Business leaders often use various philosophies to motivate their employees. Which philosophy the leader chooses usually depends on what end effect they are trying to achieve in the workplace.
One type of leadership philosophy is trying to change an organization by using the ideas of the people in the organization. This technique involves the business leader asking people to think about what they to wish to see happen, plan the steps and actions needed to make the plan a reality and carry their commitment to its fruition.
Some philosophies don't work as well as others. One of these lesser performing philosophies is known as the "groupthink." This type of leadership philosophy tends to be more about supporting the person who develops ideas rather than examining the ideas themselves. As a result, very bad ideas are often made into official policy.
Some leaders choose to have their philosophy written out in the form of a mission statement, communicating their philosophy of what the organization aims to accomplish. The mission statement can describe what employees need to do to make the mission a reality. This statement is also used to show outsiders, such as customers or other businesses, what the business can produce for them or with them as partners.
Parts of the Picture
Analyzing the different viewpoints within an organization is another type of leadership philosophy. This approach is commonly referred to as "reframing." The process allows for alternate ideas coming from within the organization to be given a chance to be heard and considered.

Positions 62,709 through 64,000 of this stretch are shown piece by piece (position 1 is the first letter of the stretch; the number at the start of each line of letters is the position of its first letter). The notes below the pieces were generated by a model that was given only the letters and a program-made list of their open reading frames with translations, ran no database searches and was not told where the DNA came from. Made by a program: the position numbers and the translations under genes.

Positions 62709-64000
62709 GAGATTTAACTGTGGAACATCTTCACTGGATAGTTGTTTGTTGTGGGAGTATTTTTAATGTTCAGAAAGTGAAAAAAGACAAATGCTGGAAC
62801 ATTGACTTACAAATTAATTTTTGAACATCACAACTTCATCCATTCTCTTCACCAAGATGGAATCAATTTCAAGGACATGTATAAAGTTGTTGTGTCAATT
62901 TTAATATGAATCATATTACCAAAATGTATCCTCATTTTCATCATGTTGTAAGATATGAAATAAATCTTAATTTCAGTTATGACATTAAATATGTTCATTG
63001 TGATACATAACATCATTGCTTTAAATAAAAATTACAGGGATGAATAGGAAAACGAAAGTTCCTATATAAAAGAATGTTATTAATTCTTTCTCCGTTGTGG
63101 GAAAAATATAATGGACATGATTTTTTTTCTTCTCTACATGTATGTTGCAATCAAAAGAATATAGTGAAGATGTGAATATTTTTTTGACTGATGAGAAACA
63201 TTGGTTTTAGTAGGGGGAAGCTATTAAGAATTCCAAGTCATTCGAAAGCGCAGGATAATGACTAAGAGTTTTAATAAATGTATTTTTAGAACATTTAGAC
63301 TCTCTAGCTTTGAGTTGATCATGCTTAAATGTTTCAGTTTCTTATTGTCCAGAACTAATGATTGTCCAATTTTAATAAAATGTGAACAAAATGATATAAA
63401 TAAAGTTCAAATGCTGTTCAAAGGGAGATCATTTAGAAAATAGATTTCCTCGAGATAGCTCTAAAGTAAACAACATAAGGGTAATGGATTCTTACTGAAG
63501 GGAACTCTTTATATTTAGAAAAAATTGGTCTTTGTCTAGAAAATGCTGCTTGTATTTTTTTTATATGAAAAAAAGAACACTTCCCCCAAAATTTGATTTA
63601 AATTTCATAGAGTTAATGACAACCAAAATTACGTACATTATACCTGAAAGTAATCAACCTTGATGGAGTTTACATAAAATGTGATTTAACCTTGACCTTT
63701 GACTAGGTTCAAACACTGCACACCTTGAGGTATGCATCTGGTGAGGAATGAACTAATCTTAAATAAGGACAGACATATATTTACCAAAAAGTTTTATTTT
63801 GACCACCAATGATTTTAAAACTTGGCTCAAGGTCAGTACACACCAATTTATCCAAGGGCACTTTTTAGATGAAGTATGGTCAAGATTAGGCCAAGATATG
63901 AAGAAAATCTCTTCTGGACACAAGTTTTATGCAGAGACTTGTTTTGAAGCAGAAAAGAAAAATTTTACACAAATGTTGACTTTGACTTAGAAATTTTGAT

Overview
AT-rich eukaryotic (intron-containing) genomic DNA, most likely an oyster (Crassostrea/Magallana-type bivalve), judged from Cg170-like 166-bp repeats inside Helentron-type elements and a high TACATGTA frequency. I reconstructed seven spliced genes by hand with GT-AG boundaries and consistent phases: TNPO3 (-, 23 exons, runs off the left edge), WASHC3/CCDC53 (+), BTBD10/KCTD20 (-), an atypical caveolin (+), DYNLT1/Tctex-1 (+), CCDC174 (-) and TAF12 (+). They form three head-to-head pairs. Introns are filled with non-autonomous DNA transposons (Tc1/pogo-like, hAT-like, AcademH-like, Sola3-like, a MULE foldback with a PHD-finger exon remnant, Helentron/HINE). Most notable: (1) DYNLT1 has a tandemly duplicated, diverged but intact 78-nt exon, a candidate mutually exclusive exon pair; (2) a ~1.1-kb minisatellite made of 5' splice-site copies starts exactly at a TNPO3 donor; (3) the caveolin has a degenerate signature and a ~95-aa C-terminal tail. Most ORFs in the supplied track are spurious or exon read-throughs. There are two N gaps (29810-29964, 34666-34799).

The system philosophy is one in which the leader of the company analyzes how the organization itself works in an effort to improve it. This includes the interactions of people at the lowest levels of the company and how they get their work done as well as the people at the levels above them.
Motivation, either positive or negative, is another type of leadership philosophy. An example of negative motivation may be no raise at an annual or semiannual review if certain goals have not been met. In contrast, a positive motivation may be a bonus of some sort when goals have been met or surpassed.
For the Company
Some leaders try to encourage their employees to work harder for the good of the company. This philosophy tries to get employees encouraged about what they can do and what more they can accomplish if they try.